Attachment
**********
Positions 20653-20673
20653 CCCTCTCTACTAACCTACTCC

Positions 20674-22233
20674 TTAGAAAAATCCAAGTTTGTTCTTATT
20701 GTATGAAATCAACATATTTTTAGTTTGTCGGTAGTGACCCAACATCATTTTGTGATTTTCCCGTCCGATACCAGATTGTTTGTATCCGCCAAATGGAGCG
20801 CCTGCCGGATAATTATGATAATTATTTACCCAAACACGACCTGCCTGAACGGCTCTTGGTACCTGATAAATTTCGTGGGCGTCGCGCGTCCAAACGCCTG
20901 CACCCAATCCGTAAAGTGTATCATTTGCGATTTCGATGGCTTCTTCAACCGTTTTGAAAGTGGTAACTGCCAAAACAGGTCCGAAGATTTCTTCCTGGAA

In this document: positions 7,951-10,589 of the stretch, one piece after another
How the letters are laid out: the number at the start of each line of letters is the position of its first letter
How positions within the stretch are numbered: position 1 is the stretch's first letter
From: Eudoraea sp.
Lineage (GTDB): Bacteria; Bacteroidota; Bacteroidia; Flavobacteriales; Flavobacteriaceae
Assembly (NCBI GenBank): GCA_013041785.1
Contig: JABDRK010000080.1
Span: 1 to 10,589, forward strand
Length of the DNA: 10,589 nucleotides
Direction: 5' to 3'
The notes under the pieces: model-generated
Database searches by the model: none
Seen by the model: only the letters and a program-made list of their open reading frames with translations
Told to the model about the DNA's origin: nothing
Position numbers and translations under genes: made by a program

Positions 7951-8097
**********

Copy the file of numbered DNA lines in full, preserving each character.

Positions 20653-20673
20653 CCCTCTCTACTAACCTACTCC

Positions 20674-22233
20674 TTAGAAAAATCCAAGTTTGTTCTTATT
20701 GTATGAAATCAACATATTTTTAGTTTGTCGGTAGTGACCCAACATCATTTTGTGATTTTCCCGTCCGATACCAGATTGTTTGTATCCGCCAAATGGAGCG
20801 CCTGCCGGATAATTATGATAATTATTTACCCAAACACGACCTGCCTGAACGGCTCTTGGTACCTGATAAATTTCGTGGGCGTCGCGCGTCCAAACGCCTG
20901 CACCCAATCCGTAAAGTGTATCATTTGCGATTTCGATGGCTTCTTCAACCGTTTTGAAAGTGGTAACTGCCAAAACAGGTCCGAAGATTTCTTCCTGGAA

In this document: positions 7,951-10,589 of the stretch, one piece after another
How the letters are laid out: the number at the start of each line of letters is the position of its first letter
How positions within the stretch are numbered: position 1 is the stretch's first letter
From: Eudoraea sp.
Lineage (GTDB): Bacteria; Bacteroidota; Bacteroidia; Flavobacteriales; Flavobacteriaceae
Assembly (NCBI GenBank): GCA_013041785.1
Contig: JABDRK010000080.1
Span: 1 to 10,589, forward strand
Length of the DNA: 10,589 nucleotides
Direction: 5' to 3'
The notes under the pieces: model-generated
Database searches by the model: none
Seen by the model: only the letters and a program-made list of their open reading frames with translations
Told to the model about the DNA's origin: nothing
Position numbers and translations under genes: made by a program

Positions 7951-8097